Required Minimum Distributions and Other Ideas

Another strategy is based on the required minimum distributions set by the Internal Revenue Service. The IRS rules require that those of us with 401(k)s or other retirement accounts to begin to draw down those assets starting no later than age 70½. The percentage of mandatory withdrawals starts low and increases as you age. Some financial advisers say sticking to those minimums can be an effective strategy for many retirees.

Some retirees want to live only on the dividends and interest earned by their investments, and keep their principal intact. This strategy can work for people with substantial nest eggs, but experts warn that it could prompt some people to make poor investment choices in the name of boosting their dividend and interest income, at the detriment of their portfolios' long-term growth.

Other factors to consider in deciding what strategy to use include when you decide to start collecting Social Security (most advisers suggest delaying as long as you can to get the biggest monthly benefit), your health, and your tolerance for risk. And then there's the psychology of spending the money you've worked so hard to save. "Savers who have accumulated wealth have to get themselves out of the savings mode and into the spending mode," said Webb. "It really is OK. It's not morally wrong. It's what you saved for in the first place."


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August 26 2014 at 10:34 AM Report abuse rate up rate down Reply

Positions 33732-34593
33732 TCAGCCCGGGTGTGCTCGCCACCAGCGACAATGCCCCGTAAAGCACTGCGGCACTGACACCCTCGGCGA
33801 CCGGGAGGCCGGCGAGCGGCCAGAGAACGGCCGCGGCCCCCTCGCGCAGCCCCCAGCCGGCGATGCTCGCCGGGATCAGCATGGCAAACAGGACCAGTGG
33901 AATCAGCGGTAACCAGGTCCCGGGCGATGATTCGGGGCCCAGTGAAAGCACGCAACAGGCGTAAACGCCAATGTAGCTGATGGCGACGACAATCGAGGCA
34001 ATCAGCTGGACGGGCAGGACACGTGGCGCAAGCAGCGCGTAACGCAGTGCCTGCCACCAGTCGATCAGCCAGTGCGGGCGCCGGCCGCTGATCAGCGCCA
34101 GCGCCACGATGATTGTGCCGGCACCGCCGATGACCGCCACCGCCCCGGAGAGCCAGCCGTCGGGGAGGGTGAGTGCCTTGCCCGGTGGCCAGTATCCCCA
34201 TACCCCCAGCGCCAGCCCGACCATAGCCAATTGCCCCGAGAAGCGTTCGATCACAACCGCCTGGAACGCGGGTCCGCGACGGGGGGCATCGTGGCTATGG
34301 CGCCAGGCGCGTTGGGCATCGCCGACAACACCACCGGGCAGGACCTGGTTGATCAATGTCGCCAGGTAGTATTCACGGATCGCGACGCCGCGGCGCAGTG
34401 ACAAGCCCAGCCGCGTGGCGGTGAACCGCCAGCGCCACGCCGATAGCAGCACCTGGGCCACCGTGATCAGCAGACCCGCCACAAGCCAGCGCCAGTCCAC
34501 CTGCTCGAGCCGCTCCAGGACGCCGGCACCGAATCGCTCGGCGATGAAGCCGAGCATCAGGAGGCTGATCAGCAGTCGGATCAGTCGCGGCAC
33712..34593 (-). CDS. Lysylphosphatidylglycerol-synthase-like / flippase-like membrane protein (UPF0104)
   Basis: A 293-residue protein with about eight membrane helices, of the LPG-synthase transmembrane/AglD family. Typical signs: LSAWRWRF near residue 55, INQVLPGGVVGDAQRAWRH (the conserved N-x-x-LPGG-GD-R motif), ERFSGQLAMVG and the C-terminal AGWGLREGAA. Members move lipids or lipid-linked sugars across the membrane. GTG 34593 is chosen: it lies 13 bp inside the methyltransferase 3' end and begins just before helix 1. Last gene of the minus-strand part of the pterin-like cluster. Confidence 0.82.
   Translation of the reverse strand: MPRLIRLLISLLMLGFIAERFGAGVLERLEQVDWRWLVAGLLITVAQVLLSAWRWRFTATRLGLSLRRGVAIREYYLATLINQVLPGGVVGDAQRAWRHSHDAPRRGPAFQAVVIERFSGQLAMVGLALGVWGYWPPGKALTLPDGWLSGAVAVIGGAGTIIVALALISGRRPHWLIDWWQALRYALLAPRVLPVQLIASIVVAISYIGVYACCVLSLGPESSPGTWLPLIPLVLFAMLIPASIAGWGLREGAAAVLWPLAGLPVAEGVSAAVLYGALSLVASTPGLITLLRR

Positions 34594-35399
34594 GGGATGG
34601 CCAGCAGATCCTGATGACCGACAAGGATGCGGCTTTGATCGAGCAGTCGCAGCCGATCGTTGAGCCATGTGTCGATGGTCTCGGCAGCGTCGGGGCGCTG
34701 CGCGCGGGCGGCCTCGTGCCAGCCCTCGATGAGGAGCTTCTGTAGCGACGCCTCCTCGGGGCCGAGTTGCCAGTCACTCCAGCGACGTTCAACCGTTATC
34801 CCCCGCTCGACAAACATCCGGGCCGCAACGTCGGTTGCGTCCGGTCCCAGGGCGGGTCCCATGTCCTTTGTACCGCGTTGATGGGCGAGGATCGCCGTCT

toosmart4u

This baby boomer worked his whole life while the good paying jobs were available in this country. With my social security and pension I am still saving money and have plenty of toys to fill my life. You working people today do not have the same advantages. The loss of manufacturing jobs and turning into a service industry is not a lifestyle to save lots of cash. The republicans want individual accounts, that is what they say, what they really mean is they want to stop the taxes on companies for social security and medicare. Now do you think walmart or mcdonalds will contribute to your retirement. Nope.

August 21 2014 at 10:10 PM Report abuse +4 rate up rate down Reply
elowery715

the 4% rule is stupid.....I have 1 million in 3 Ira's....Invested in stocks..bond funds..preferred stock..MLP's...REITS....and 50k in cash.....The 950k that is invested generates 41k in dividends and interest which is just over 4%. If I have no growth and just withdraw this 41k , or 4%, in theory my 1 million will be there when I die. I would be very comfortable drawing more then 4% and not worrying about outliving my money although at this point I just take the 41k to go along with my SSI.....There is no one % that works for everyone and every situation.

August 21 2014 at 10:01 PM Report abuse +2 rate up rate down Reply
europlan

Your article may be correct when it comes to the number of boomers now retiring each year. They are ,in fact ,leaving the workforce in droves and virtually every one I know is saying good riddance. The long hours, excess stress, downsizing, no pay raises, few days off, and the creeping replacement of people by computers and doing business by spreadsheet analysis rather than customer service is taking its toll. What I must take issue with though is that tired, old figure of 76 million boomers born between 1946 and 1964. That figure has been quoted since marketing peole were tryingg to predict "record sales" for the next year. The sad fact is that boomers have been dying since the late sixties. It began with car accidents, then Vietnam, then drugs and suicides, then diseases started ot emerge. Now, in 2014 the number of boomers who have already perished has certainly reached nearly 20 percent . The death rate will increase faster soon for both older and yougner boomers. For older boomers father time is right around the corner.For a huge number of younger boomers,Gen Xer's and Millenials, poor phsical condition and obesity is going to take a very large toll before these folks turn medicare age (65 ) or full retirement age for social security (67) . I find the forty year long reference to 76 million boomers to be annoying and an indicative of laziness among writers.